The last were the Bihari kamars who resided just in front of our house. Their profession was working with iron and making various things out of it. Usually throughout the week, the kamars would be working from 7 in the morning till 8 or 9 p.m and after that would sit with dhols and may be a out of tune flute and something else to sing songs mainly praising Lord Rama. On Diwali day, however, they would be wearing colourful cloths, close their work stations and burst crackers and exchange greetings with their neighbours. They too loved bursting crackers, especially the louder ones and often some elder from our house would have to ask them to stop doing so after eleven p.m in the night.

As I sit in Bangalore in 2011 and look back at the 60s and 70s spent in Kolkata, I can see how in a sense, the world has changed … while the close knit ties with the neighbours have somewhat loosened, some of us seem to have tied some other knots over the electronic medium … like my writing this blog, remembering those days and sharing with you.

This is to wish all my blogger friends and readers a very happy Diwali, Deepavali and Kalipuja and wish all the very best for this festival of lights. May all our hearts and being be full of the goodness of light.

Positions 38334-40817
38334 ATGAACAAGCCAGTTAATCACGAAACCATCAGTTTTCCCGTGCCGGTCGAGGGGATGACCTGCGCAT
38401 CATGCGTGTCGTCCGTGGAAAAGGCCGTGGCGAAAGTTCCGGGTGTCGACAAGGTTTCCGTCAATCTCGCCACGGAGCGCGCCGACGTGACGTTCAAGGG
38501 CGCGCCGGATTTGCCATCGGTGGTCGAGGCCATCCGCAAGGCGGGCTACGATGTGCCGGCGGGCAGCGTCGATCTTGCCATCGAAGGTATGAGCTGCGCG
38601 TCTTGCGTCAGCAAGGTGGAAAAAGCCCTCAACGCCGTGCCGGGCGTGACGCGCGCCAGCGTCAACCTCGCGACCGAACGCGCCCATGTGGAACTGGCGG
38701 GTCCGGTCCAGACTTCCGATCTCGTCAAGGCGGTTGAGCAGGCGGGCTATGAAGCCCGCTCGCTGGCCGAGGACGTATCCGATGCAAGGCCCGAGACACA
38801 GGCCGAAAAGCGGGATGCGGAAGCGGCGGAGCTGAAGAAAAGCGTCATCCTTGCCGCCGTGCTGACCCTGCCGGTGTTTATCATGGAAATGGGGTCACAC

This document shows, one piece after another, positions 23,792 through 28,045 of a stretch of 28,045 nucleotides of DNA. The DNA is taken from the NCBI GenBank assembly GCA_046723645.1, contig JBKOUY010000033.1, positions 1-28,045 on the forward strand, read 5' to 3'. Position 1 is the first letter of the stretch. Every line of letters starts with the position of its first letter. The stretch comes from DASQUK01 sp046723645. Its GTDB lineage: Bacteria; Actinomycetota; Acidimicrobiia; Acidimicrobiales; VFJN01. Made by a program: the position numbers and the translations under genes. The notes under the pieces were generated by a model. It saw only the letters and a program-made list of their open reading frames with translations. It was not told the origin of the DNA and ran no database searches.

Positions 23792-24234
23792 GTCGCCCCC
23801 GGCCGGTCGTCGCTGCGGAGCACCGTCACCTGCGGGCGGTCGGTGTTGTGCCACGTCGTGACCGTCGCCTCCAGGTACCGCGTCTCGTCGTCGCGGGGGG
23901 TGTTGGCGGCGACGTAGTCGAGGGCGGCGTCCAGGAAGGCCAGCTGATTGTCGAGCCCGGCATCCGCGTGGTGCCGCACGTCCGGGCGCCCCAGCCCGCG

But before I end, I would also like to know what memoreis do you hold of Diwali from your childhood days? Would you care to share?

woman, mother, thinker, citizen of the world, curious and hopeful about the world, generous, opinionated, argumentative, insightful, intuitive, psychotherapist, executive coach and organisation consultant

10 thoughts on “Memories of Diwali/Deepavali/Kalipuja

  1. Hi!
    I enjoyed reading your blog.
    My personal experience has been in all four parts of the country – as a child in Northern India, then in UP region, thereafter, few years in Mumbai (Bombay), followed by a long stint in South India. Thereafter, for about three decades, with some breaks in between, in Eastern India.

    My impression – the flavour of celebration is quite different, but one thing is common everywhere – SWEETS.

    Also, festive mood is prevalent everywhere.

    I have no personal knowledge or experience about celebrations in Kashmir and NE – Assam region; but have an apprehension, based on hearsay, it is not as high-pitched as in the rest of India.